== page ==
Nicoletta and Catriona CAN GENETIC TENDENCIES BE INHERITED?
Introduction <ul><li>Many people would argue that criminal offend because of inherited traits or genes. This was a particularly popular viewpoint in the past, however many studies in recent years have shown that we cannot blame criminal activity purely on genetics. </li></ul>
Lombroso <ul><li>One criminologist Cesare Lombroso (1876) reached the conclusion that criminals are of a different genetic make up form non criminals. He suggested certain physical characteristics such as heavy jaws, projecting ears or being left handed were indications that a person was or would become a criminal. His studies were since proven false as he did not use a control in his observations, however at the time society found it convenient to believe his theory. </li></ul>
XYY <ul><li>More of the more well known explanations of inherited criminal behaviour is the ‘super male syndrome’ or the XYY chromosome defect. The addition of the extra Y chromosome ion males make can make them more likely to be aggressive and violent. This also can contribute to other disabilities such as ADHD and behavioural problems as a child. This can lead to lack of concentration and a grown frustration in a child which can reduce their chances of doing well in school, increasing the likelihood of becoming involved in criminal behaviour. A study by Morely and Hall (2003) showed that children with Antisocial-personality disorder (ASPD) where an individual shows a persistent disregard for the rights of others, increasing the chance of criminal behaviour by 70%. </li></ul>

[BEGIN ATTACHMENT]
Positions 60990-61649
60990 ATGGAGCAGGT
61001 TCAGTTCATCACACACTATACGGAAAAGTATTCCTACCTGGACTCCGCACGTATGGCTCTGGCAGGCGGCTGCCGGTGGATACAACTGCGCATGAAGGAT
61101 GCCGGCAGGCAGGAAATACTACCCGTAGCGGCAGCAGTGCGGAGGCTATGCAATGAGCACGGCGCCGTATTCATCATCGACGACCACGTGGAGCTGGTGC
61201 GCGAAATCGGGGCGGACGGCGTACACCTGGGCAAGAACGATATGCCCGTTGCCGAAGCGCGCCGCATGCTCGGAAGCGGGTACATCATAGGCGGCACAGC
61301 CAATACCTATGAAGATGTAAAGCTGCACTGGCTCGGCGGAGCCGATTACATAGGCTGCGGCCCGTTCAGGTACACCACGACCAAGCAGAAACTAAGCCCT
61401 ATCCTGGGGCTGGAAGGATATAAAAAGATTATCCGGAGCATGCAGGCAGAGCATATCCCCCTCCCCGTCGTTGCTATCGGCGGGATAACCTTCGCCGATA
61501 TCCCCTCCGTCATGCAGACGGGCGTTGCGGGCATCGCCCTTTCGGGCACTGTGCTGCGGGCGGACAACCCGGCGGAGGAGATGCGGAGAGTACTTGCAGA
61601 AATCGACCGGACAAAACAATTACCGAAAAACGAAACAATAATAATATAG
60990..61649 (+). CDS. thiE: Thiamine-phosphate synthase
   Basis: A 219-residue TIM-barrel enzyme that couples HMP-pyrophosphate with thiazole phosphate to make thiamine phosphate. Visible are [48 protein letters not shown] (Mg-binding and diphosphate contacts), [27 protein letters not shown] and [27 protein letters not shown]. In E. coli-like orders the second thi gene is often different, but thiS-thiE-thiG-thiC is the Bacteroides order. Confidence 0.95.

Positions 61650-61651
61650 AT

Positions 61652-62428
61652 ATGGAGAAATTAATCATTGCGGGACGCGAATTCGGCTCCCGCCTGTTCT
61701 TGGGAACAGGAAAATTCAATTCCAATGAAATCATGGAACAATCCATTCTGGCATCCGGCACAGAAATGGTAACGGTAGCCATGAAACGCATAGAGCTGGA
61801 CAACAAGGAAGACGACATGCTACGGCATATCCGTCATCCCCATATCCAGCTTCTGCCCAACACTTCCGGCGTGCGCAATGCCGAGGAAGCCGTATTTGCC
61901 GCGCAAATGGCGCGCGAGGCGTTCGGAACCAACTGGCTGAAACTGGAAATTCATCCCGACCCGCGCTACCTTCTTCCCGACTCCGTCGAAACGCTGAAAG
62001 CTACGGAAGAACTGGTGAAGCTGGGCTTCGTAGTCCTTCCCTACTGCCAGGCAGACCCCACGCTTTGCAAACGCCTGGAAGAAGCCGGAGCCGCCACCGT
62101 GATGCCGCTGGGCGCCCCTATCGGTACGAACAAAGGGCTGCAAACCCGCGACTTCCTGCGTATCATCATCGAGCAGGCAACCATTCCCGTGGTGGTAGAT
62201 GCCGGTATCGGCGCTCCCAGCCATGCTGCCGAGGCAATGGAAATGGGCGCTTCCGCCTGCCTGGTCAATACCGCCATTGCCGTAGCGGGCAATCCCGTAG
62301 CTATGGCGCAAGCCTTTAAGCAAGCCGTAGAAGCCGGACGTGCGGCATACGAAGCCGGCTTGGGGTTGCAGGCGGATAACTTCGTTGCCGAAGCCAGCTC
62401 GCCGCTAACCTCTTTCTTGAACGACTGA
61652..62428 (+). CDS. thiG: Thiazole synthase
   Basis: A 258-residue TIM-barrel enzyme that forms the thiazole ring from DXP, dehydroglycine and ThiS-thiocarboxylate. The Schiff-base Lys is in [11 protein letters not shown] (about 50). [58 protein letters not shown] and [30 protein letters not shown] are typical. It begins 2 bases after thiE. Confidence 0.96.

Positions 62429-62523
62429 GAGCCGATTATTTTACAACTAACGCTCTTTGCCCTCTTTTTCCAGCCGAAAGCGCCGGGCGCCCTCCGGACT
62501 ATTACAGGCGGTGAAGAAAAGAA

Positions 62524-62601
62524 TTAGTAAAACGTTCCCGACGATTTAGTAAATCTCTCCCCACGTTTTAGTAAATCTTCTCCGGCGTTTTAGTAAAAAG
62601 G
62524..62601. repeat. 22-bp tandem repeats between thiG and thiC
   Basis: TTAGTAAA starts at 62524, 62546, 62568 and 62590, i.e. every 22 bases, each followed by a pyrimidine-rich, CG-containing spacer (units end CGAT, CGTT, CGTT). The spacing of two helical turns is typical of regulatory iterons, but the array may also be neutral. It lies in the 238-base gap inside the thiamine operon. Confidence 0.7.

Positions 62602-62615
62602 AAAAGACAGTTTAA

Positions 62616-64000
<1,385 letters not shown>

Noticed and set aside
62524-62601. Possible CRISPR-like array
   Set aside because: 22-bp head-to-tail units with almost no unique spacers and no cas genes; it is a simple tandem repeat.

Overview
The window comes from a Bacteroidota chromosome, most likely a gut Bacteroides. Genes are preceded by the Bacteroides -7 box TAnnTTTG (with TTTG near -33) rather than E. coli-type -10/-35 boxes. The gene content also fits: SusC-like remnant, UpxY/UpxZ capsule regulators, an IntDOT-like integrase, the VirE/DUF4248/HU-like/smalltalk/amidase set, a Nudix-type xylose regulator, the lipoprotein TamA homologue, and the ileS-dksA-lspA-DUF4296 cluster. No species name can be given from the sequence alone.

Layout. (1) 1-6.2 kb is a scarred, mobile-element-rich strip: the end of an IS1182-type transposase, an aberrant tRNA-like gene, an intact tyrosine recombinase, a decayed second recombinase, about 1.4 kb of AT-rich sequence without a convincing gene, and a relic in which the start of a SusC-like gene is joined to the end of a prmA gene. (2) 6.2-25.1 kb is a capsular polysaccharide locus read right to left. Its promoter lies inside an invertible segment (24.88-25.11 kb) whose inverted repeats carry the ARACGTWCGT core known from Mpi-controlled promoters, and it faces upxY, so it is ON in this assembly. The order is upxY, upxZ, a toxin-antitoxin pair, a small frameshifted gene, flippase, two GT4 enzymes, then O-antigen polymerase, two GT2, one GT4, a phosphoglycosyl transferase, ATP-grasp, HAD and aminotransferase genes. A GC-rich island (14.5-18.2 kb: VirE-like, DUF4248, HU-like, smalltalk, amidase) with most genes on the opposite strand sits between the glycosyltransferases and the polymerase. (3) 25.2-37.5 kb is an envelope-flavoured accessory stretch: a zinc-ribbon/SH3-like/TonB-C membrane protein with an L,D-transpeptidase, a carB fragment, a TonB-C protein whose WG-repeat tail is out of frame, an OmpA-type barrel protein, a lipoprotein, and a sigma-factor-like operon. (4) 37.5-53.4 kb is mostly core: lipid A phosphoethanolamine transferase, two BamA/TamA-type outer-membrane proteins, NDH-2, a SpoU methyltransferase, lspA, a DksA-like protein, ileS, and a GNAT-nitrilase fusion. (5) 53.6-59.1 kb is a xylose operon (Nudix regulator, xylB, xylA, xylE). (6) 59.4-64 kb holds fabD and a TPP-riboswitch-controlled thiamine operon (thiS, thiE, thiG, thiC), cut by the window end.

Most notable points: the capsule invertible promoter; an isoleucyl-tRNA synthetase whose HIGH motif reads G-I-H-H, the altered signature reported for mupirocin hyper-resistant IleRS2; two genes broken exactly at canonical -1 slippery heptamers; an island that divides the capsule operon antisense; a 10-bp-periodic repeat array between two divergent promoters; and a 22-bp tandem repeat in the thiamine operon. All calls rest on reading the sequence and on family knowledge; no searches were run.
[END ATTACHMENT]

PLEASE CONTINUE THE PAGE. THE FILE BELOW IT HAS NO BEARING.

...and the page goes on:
Adoption Studies <ul><li>Many scientists have used adoption studies to try to prove or disprove the link between geneology and crime. One recent study (Bohman, 1995) came to the conclusion that although genetics had an effect, the interaction between genes and environment was “vitally” important. He found that id both the biological and adoptive parents had criminal records the child had a 40% chance of going on to have one. However the worth of adoption studies is often disputed as many children end up in similar environments from the ones they would have originally been brought up in. It must also be taken into account that not all children are adopted at birth and therefore experiences may already have influenced them. </li></ul>
Twin Studies <ul><li>Another way criminologists study the effect of genealogy on criminal behaviour is thought twin studies. Scientist are eager to discover whether or not identical and non-identical twins share more similar criminal records and thus prove the link between genetics and crime. Christiansen (1977) found that the concordance rate between identical twins was 60 (out of 100) and between non-identical twins, only 30. However there are a number of things which may influence these results such as parents treating identical twins more similarly, identical twins are more likely to develop closer relationships with each other and the fact that non-identical twins could be boy and girl which has a strong influence on criminal records. </li></ul>